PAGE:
Hewitt had, of a sudden, assumed the whole appearance, manners, and

bearing of a slightly elevated rowdy. Now he pulled his hand from his

pocket and extended it, full of silver, with five or six sovereigns

interspersed, toward Wilks.



"I'll have three quid," Wilks said, with decision, taking the money; "but

I'm blowed if I remember you. Who's your pal?"



Hewitt jerked his hand in my direction, winked, and said, in a low voice:

"He's all right. Having a rest. Can't stand Manchester," and winked again.



Wilks laughed and nodded, and I understood from that that Hewitt had very

flatteringly given me credit for being "wanted" by the Manchester police.



We lurched into a public house, and drank a very little very bad whisky

and water. Wilks still regarded us curiously, and I could see him again

and again glancing doubtfully in Hewitt's face. But the loan of three

pounds had largely reassured him. Presently Hewitt said:



"How about our old pal down in Gold Street? Do anything with him now? Seen

him lately?"



Wilks looked up at the ceiling and shook his head.



"That's a good job. It 'ud be awkward if you were about there to-day, I

can tell you."



"Why?"



"Never mind, so long as you're not there. I know something, if I have

been away. I'm glad I haven't had any truck with Gold Street lately,

that's all."



"D'you mean the reelers are on it?"



Hewitt looked cautiously over his shoulder, leaned toward Wilks, and said:

"Look here: this is the straight tip. I know this--I got it from the very

nark[A] that's given the show away: By six o'clock No. 8 Gold Street will

be turned inside out, like an old glove, and everyone in the place will

be----" He finished the sentence by crossing his wrists like a handcuffed

man. "What's more," he went on, "they know all about what's gone on there

lately, and everybody that's been in or out for the last two moons[B] will

be wanted particular--and will be found, I'm told." Hewitt concluded with

a confidential frown, a nod, and a wink, and took another mouthful of

whisky. Then he added, as an after-thought: "So I'm glad you haven't been

there lately."



[Footnote A: Police spy.]



[Footnote B: Months.]



Wilks looked in Hewitt's face and asked: "Is that straight?"



"Is it?" replied Hewitt with emphasis. "You go and have a look, if you

ain't afraid of being smugged yourself. Only I shan't go near No. 8 just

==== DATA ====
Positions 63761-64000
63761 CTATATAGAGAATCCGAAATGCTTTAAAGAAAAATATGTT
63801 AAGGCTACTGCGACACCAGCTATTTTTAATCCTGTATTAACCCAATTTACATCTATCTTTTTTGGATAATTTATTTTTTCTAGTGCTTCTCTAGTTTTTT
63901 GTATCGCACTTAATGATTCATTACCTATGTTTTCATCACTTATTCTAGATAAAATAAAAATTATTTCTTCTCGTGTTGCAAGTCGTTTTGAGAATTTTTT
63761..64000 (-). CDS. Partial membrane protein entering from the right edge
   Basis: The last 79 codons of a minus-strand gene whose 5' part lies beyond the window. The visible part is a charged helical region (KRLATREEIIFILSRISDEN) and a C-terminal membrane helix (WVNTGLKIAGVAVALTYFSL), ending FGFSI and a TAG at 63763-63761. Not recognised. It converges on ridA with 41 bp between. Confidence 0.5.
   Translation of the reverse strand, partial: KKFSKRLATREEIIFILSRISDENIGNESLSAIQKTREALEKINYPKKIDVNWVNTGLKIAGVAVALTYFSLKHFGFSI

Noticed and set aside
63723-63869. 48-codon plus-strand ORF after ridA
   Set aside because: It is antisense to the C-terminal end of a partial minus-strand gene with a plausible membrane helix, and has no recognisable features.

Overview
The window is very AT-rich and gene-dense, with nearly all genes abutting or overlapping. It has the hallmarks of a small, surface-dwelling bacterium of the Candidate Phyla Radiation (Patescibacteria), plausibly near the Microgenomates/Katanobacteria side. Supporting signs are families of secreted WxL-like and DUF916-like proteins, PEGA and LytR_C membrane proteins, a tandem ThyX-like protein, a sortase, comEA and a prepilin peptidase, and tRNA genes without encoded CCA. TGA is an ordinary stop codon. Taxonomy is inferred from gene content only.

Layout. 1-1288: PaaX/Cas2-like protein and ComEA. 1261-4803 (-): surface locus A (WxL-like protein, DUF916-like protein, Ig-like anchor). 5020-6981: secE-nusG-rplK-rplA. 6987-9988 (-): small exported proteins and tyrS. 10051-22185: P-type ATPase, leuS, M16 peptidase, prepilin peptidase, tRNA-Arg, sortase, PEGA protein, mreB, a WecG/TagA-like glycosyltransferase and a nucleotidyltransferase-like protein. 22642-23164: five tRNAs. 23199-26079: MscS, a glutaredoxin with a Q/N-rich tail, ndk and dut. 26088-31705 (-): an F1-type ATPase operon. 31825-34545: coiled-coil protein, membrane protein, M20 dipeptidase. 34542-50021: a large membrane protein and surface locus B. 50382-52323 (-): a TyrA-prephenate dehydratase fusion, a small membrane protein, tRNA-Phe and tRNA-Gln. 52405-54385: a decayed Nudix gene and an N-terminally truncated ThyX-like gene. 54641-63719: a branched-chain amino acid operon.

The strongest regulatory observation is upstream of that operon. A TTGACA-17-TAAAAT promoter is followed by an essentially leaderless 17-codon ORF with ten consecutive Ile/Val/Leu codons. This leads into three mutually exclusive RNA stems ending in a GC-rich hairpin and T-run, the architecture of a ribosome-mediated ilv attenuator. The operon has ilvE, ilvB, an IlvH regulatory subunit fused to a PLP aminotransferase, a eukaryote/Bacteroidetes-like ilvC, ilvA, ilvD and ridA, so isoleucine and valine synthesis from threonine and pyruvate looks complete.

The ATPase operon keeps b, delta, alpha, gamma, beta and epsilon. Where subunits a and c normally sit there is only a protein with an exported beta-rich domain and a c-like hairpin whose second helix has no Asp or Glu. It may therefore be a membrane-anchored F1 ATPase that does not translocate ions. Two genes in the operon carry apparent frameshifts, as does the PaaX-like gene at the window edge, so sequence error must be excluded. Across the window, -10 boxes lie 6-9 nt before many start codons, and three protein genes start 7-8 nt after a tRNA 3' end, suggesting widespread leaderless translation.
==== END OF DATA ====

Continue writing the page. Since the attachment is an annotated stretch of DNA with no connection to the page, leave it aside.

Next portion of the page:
yet--I know that."



Wilks fidgeted, finished his drink, and expressed his intention of going.

"Very well, if you won't have another----" replied Hewitt. But he had

gone.



"Good!" said Hewitt, moving toward the door; "he has suddenly developed a

hurry. I shall keep him in sight, but you had better take a cab and go

straight to Euston. Take tickets to the nearest station to

Radcot--Kedderby, I think it is--and look up the train arrangements. Don't

show yourself too much, and keep an eye on the entrance. Unless I am

mistaken, Wilks will be there pretty soon, and I shall be on his heels. If

I am wrong, then you won't see the end of the fun, that's all."



Hewitt hurried after Wilks, and I took the cab and did as he wished. There

was an hour and a few minutes, I found, to wait for the next train, and

that time I occupied as best I might, keeping a sharp lookout across the

quadrangle. Barely five minutes before the train was to leave, and just as

I was beginning to think about the time of the next, a cab dashed up and

Hewitt alighted. He hurried in, found me, and drew me aside into a recess,

just as another cab arrived.



"Here he is," Hewitt said. "I followed him as far as Euston Road and then

got my cabby to spurt up and pass him. He had had his mustache shaved off,

and I feared you mightn't recognize him, and so let him see you."



From our retreat we could see Wilks hurry into the booking-office. We

watched him through to the platform and followed. He wasted no time, but

made the best of his way to a third-class carriage at the extreme fore end

of the train.



"We have three minutes," Hewitt said, "and everything depends on his not

seeing us get into this train. Take this cap. Fortunately, we're both in

tweed suits."



He had bought a couple of tweed cricket caps, and these we assumed,

sending our "bowler" hats to the cloak-room. Hewitt also put on a pair of

blue spectacles, and then walked boldly up the platform and entered a

first-class carriage. I followed close on his heels, in such a manner that

a person looking from the fore end of the train would be able to see but

very little of me.



"So far so good," said Hewitt, when we were seated and the train began to

move off. "I must keep a lookout at each station, in case our friend goes

off unexpectedly."



"I waited some time," I said; "where did you both go to?"



"First he went and bought that hat he is wearing. Then he walked some

distance, dodging the main thoroughfares and keeping to the back streets